MetroLink: Going That Extra (First / Last) Mile

From point A to point B, so you can better get to point C


Photo by John Anderson

When Capital Metro redesigned its entire bus network with June's "Cap Remap," the transit authority eliminated 15 routes that, even with the changes elsewhere in the network, left some neighborhoods as transit deserts. To compensate, Cap Metro identified "innovation zones" where it's partnering with RideAustin to provide free transport (during the day) to and from the nearest bus stops. The first zone in this MetroLink pilot, covering a chunk of West Austin between Enfield and Westover (that used to have a bus route on Expo­sition), went live in June with the Remap and ends in Decem­ber; three more went live late last month.

Two of these zones border Springdale Road, one to its west in Pecan Springs, between 51st and Manor Road, and one to its east in Johnston Terrace, near Eastside Memorial High School. The fourth zone is an area that never had robust transit service even before the Remap: the stretch of North MoPac from St. David's North Austin Medical Center (and its surrounding medical ghetto) up past Parmer to Fry's and the TxTag office.

In a very modest way, MetroLink addresses the "first/last mile" conversation common among planners and transit heads – if it's too hard to get to or from a bus or rail stop, nobody will ride. According to an August report in Government Technology, more than two dozen U.S. transit agencies have forged first/last mile partnerships with ride-hailing outfits, taxi companies, bike-sharing networks, and dockless systems (scooters!) "to grow ridership, burnish their brand and remain relevant amid the pervasive growth of non-traditional, app-based transportation services." Results vary, depending on whether the partners can hit the sweet spot where ridership is high enough and costs low enough to make the deal work. Also an issue is ADA accessibility, which MetroLink addresses, as well as making the service available to people without smartphones.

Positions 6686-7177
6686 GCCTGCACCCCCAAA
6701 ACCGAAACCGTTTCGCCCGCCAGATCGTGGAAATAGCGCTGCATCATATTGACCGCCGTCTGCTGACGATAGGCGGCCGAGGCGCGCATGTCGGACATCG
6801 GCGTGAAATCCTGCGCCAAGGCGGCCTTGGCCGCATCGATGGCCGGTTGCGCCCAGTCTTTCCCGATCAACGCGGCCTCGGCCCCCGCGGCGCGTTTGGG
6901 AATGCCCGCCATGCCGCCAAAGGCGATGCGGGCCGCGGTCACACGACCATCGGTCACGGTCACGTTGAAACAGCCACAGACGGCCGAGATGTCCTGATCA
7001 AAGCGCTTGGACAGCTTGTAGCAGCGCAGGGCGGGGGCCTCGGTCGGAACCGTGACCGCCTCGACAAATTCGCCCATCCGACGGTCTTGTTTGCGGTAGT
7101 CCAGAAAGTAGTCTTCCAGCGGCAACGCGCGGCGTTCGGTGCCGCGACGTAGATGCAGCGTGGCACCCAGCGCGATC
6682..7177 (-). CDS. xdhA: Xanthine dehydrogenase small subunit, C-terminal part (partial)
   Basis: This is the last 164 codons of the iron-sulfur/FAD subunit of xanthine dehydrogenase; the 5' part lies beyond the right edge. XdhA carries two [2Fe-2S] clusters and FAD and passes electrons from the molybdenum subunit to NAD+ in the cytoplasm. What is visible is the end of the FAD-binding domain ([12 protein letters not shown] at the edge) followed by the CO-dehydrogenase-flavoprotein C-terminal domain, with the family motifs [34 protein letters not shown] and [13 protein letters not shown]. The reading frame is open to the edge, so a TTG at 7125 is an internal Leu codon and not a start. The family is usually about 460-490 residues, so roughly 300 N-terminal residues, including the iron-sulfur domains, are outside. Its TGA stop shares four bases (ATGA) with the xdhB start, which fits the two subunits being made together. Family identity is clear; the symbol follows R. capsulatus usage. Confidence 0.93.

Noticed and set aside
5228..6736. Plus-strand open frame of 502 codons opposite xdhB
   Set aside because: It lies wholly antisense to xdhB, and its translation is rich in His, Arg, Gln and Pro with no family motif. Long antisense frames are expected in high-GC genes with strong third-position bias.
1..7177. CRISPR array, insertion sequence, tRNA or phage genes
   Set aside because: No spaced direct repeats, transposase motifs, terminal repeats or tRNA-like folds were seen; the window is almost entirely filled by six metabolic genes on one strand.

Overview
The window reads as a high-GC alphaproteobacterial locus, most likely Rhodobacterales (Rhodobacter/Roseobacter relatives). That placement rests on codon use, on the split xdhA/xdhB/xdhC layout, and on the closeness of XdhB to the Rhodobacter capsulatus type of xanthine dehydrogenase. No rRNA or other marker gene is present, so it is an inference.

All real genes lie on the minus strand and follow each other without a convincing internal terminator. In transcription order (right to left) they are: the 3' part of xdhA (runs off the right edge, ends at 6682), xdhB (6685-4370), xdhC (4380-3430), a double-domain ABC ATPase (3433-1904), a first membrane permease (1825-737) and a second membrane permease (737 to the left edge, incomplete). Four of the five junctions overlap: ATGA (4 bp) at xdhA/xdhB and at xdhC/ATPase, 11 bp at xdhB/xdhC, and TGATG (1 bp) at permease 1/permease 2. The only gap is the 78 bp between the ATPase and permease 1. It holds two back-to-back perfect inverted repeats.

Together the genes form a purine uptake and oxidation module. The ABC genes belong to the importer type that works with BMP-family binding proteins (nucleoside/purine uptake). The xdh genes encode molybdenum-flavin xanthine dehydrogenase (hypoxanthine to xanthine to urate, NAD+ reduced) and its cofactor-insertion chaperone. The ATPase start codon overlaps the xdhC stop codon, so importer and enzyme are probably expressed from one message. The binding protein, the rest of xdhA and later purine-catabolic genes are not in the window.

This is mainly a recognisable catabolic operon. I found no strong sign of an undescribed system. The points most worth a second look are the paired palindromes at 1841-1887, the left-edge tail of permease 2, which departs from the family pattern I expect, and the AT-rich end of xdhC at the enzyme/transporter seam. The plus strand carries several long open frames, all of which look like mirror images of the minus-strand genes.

For the West Austin pilot, Capital Metro has yet to find that sweet spot. "Despite the outreach, free-fare service and signs at the bus stop, we haven't had much use of the service," said Chad Ballentine, Cap Metro's VP for demand response and innovative mobility. "In fact we are averaging less than one passenger per day." Costwise, though, even with paying Ride Austin full fare for its services, "we haven't spent anywhere close to what it would cost to run that bus service for one week."


Access the MetroLink service at www.capmetro.org/metrolink.

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KEYWORDS FOR THIS STORY

MetroLink, Chad Ballentine

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